Art & Cooking Morocco Spring 2020 {Resource}

In April 2020, I will be returning to magical Morocco to offer another art & cooking educational tour.

I am once again working with award winning tour agency Caravan-Serai to introduce friends to the sights and tastes of five southern cities of this North African wonder at the crossroads of contemporary and medieval times. I have formed our schedule to best experience the art and cooking of Morocco and Caravan-Serai will be taking care of our logistical needs.

For a full list of services and prices, please check below, to join us on this spectacular experience. We will explore all five senses that will fully showcase how different each city truly is.

Legal print: All events are subject to change due to time constraints (inshallah is a common Arabic word that means ‘if God wills it’ and is how most of the country is run, please make sure you take the time to enjoy this laid back Moroccan way of life).


We will land in Rabat on April 8th and relax in our modern hotel in the new area of town. And by new, I mean built during its rich colonial heritage. We will explore the Medina & souk on a different day, and advise you to use this day to relax & drink lots of water to deal with jet lag. We have a full day ahead, so get plenty of slept as well. We will try to meet for a light dinner in the evening for introductions, depending on everyone’s availability.

Our breakfast is included with our nightly hotel and riad (the Moroccan word for bed & breakfast) stays, which makes it convenient to relax with mint tea in the morning. Moroccans have a unique way of pouring mint tea, and part of their hospitality is to sit and enjoy it with new friends. We will go over our schedule and meet our phenomenal guide (try to guess how many languages he speaks!).

After introductions, we will make our way to the Mohammed VI Museum of Modern and Contemporary Art for a private tour. Our museum docent will give us an overview of Moroccan artists in this new architectural wonder, the only building in Morocco designed and built for museum use. We will view the permanent collection, as well as traveling exhibits. After our tour, we will enter our comfortable van for a short drive to Casablanca.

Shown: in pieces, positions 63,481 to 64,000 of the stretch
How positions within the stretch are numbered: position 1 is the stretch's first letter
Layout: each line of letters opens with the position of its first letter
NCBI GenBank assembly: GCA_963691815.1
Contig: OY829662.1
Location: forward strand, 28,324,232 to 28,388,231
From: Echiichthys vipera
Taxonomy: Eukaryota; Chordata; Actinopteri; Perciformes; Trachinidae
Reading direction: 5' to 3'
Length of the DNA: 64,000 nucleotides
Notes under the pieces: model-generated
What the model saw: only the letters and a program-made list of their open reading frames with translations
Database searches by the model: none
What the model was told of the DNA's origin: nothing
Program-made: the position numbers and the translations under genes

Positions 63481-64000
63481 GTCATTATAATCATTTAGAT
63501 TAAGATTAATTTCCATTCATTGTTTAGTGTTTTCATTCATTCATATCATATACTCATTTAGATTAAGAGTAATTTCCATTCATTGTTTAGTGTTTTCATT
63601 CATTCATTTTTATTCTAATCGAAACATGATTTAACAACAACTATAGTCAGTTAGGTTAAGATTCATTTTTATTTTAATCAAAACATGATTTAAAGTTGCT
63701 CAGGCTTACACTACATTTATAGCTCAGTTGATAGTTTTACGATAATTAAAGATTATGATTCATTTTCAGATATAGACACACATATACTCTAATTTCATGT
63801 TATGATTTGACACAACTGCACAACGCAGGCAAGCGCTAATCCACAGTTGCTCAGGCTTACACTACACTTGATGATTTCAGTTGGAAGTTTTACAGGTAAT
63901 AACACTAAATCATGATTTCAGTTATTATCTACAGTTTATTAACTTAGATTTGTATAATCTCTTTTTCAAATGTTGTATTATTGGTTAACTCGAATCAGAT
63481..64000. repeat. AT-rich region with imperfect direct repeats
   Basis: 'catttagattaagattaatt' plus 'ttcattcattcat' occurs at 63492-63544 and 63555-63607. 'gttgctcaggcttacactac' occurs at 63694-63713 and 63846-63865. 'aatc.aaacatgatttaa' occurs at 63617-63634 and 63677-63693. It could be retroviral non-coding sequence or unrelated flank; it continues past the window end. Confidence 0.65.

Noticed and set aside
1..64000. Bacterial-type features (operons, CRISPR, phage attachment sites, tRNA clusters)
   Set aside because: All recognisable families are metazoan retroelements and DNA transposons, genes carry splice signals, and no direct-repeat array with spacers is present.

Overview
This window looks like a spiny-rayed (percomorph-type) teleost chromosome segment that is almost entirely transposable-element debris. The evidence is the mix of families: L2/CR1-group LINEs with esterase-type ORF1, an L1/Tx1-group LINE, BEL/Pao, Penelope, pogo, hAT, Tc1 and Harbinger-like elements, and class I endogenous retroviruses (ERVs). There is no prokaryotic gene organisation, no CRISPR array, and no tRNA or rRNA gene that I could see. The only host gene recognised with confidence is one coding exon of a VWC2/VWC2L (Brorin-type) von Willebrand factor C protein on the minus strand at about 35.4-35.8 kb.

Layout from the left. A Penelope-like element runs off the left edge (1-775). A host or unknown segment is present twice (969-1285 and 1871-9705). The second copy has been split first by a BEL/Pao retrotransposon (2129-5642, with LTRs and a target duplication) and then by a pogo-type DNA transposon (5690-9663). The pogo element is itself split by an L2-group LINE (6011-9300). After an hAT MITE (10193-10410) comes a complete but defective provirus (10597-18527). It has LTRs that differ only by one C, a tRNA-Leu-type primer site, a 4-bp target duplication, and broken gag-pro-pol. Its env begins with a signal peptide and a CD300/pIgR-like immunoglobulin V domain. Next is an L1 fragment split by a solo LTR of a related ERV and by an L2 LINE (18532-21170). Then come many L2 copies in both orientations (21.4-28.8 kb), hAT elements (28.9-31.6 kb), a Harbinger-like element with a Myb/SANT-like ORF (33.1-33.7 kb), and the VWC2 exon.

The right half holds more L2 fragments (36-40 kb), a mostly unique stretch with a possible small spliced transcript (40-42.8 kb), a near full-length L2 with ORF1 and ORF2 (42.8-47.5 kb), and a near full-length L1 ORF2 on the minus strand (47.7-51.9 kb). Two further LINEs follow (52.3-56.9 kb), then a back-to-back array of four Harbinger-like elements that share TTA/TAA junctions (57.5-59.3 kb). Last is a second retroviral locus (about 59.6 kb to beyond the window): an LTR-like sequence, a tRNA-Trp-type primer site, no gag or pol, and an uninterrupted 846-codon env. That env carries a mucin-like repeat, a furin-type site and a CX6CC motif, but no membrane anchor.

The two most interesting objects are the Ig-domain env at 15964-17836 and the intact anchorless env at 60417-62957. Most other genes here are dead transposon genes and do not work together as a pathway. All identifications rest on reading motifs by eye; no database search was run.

In Casablanca we will have our first cooking demonstration in a private home. We will be shown Moroccan hospitality as we are provided with culinary delights to introduce us to this rich culture. After our senses are satisfied, we will make our way to the fabric district to learn about Moroccan embroidery & Amazigh design. Along the way, we will drive by Rick’s Cafe and the Hassan II Mosque to see for ourselves if indeed Notre-Dame de Paris could fit inside. After our city tour, we will head to El Jadida.


The coastal city of El Jadida will be our first overnight stay along our tour so that we may visit the Galerie Chaibia Talal. This Moroccan artist was born in a nearby village and is considered one of Morocco’s most well known painters. She exhibited works all over the world, showing alongside world famous artists from France and Spain. We will have an art lesson, inspired by her art. We will then have a city tour that includes checking out the Portuguese cistern and a cooking demonstration.


We will leave the next morning after breakfast for a drive to Essouria, a city occupied since prehistoric times. We will have a cooking demonstration, along with a city tour that will include visits in the Jewish quarter and learning the rich history of this coastal gem. We will look for the cafes that Jimi Hendrix relaxed in and take an easy day enjoying the beaches as tomorrow we have to roll up our sleeves.


We will spend one day of our tour giving our time and resources in this beautiful coastal city that was destroyed by an earthquake in 1960 and has been trying to rebuild itself as a tourist attraction. We will meet up with youth from the organization Amsmoon and work with them in creating artwork for a community garden. We will use this time to talk English to help with their language skills as we constitute an outdoor floor medallion using the ancient art of Moroccan zellige. After a day of hardy work and laughter over language mishaps, we will share an informal meal with our fellow artists over a beach bonfire.